How to Write a Business Plan

  •    Kelly is a freelance SEO consultant based out of Washington D.C. She has worked for Philadelphia marketing agencies and writes for several lifestyle sites.

Writing a business plan is a vital first step to starting a small business. Your business plan will become, and remain, your roadmap to success for as long as you own the business.

It’s important to create this plan early, so you can outline the steps needed to take your business from conception to profit. The first thing you should note are the specific parts of a well-formed business plan:

  • The first section is your business concept, where you explore your industry, your business structure, your product or service, and your plan for bringing in revenue.
  • The second section is your marketplace, where you describe potential customers and their buying habits. This section will explore your marketing plan versus the competition.
  • The last section is the financial section that outlines your cash flow and income statements, financial projections, and investor details.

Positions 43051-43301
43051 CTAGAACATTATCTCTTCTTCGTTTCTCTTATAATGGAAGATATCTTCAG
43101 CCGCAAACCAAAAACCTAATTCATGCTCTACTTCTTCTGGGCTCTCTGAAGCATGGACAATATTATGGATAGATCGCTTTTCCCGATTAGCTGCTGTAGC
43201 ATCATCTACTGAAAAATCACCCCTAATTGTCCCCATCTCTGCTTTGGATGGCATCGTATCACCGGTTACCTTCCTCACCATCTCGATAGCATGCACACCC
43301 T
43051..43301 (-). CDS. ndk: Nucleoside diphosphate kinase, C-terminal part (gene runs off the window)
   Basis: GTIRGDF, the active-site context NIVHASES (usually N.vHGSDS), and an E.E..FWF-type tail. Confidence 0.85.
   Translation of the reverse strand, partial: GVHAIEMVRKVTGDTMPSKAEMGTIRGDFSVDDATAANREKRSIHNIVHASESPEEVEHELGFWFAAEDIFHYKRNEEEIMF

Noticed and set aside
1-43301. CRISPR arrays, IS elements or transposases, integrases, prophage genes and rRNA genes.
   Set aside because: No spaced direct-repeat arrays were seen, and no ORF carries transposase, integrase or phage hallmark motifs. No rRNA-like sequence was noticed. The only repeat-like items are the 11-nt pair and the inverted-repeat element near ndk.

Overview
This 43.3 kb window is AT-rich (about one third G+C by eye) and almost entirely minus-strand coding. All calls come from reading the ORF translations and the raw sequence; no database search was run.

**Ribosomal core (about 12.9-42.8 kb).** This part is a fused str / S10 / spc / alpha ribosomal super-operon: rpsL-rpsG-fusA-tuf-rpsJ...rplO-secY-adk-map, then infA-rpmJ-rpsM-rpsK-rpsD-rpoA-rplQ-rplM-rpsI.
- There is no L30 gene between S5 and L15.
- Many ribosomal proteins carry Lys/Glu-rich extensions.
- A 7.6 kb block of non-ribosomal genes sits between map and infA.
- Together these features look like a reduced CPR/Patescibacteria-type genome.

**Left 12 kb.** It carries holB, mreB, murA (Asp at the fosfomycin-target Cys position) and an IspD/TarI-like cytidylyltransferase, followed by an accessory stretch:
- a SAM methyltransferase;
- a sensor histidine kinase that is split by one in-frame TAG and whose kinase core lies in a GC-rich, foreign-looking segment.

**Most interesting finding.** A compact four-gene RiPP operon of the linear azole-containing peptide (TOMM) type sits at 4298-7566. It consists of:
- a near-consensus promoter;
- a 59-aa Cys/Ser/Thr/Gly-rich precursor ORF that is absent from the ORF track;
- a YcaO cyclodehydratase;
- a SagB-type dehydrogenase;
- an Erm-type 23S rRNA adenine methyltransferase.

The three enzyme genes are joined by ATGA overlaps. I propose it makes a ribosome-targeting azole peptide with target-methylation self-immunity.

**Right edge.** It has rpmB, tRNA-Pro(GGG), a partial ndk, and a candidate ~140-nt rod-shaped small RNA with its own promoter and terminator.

Elements of a Business Plan

Each of those sections break down into eight different elements. These elements cover everything you need for a business plan that will guide your small business for years to come.

  1. Executive Summary
  2. Business Description
  3. Market Analysis
  4. Team and Management
  5. Service or Product
  6. Marketing and Operations Plan
  7. Financial Projection
  8. Appendix

Now we'll take a look at each element in detail so you can build the right plan for your business.

Business Plan Tip #1: Who Needs One?

Everyone! If you’re beginning a venture to return a
profit, you should draft a business plan.

Executive Summary